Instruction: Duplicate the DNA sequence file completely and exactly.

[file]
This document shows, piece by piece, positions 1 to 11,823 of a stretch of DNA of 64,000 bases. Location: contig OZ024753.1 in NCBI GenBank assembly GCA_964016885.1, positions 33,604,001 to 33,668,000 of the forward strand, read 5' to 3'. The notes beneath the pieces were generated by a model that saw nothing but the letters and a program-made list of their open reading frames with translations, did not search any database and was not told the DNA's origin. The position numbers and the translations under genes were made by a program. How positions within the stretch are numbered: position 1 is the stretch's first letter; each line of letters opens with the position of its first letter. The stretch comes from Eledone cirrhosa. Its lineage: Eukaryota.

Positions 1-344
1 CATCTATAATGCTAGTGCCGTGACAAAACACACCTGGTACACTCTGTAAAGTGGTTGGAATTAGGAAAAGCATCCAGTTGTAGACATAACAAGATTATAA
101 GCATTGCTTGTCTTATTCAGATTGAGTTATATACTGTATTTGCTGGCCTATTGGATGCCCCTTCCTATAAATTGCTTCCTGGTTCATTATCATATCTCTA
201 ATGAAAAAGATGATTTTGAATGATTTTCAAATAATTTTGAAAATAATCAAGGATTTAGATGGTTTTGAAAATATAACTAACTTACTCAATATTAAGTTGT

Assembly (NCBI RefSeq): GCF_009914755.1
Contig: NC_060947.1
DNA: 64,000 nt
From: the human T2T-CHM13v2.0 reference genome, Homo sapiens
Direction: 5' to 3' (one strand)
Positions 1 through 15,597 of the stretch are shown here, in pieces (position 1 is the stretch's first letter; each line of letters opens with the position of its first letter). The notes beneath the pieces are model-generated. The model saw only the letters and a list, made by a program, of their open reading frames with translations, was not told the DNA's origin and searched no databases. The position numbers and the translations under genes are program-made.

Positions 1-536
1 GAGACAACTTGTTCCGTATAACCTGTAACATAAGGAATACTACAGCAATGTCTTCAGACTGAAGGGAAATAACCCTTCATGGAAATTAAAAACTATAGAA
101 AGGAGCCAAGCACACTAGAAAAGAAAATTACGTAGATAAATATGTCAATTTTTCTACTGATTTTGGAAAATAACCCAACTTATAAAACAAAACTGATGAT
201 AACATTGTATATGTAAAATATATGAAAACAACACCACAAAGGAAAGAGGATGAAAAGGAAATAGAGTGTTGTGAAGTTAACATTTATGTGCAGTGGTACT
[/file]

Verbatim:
This document shows, piece by piece, positions 1 to 11,823 of a stretch of DNA of 64,000 bases. Location: contig OZ024753.1 in NCBI GenBank assembly GCA_964016885.1, positions 33,604,001 to 33,668,000 of the forward strand, read 5' to 3'. The notes beneath the pieces were generated by a model that saw nothing but the letters and a program-made list of their open reading frames with translations, did not search any database and was not told the DNA's origin. The position numbers and the translations under genes were made by a program. How positions within the stretch are numbered: position 1 is the stretch's first letter; each line of letters opens with the position of its first letter. The stretch comes from Eledone cirrhosa. Its lineage: Eukaryota.

Positions 1-344
1 CATCTATAATGCTAGTGCCGTGACAAAACACACCTGGTACACTCTGTAAAGTGGTTGGAATTAGGAAAAGCATCCAGTTGTAGACATAACAAGATTATAA
101 GCATTGCTTGTCTTATTCAGATTGAGTTATATACTGTATTTGCTGGCCTATTGGATGCCCCTTCCTATAAATTGCTTCCTGGTTCATTATCATATCTCTA
201 ATGAAAAAGATGATTTTGAATGATTTTCAAATAATTTTGAAAATAATCAAGGATTTAGATGGTTTTGAAAATATAACTAACTTACTCAATATTAAGTTGT

Assembly (NCBI RefSeq): GCF_009914755.1
Contig: NC_060947.1
DNA: 64,000 nt
From: the human T2T-CHM13v2.0 reference genome, Homo sapiens
Direction: 5' to 3' (one strand)
Positions 1 through 15,597 of the stretch are shown here, in pieces (position 1 is the stretch's first letter; each line of letters opens with the position of its first letter). The notes beneath the pieces are model-generated. The model saw only the letters and a list, made by a program, of their open reading frames with translations, was not told the DNA's origin and searched no databases. The position numbers and the translations under genes are program-made.

Positions 1-536
1 GAGACAACTTGTTCCGTATAACCTGTAACATAAGGAATACTACAGCAATGTCTTCAGACTGAAGGGAAATAACCCTTCATGGAAATTAAAAACTATAGAA
101 AGGAGCCAAGCACACTAGAAAAGAAAATTACGTAGATAAATATGTCAATTTTTCTACTGATTTTGGAAAATAACCCAACTTATAAAACAAAACTGATGAT
201 AACATTGTATATGTAAAATATATGAAAACAACACCACAAAGGAAAGAGGATGAAAAGGAAATAGAGTGTTGTGAAGTTAACATTTATGTGCAGTGGTACT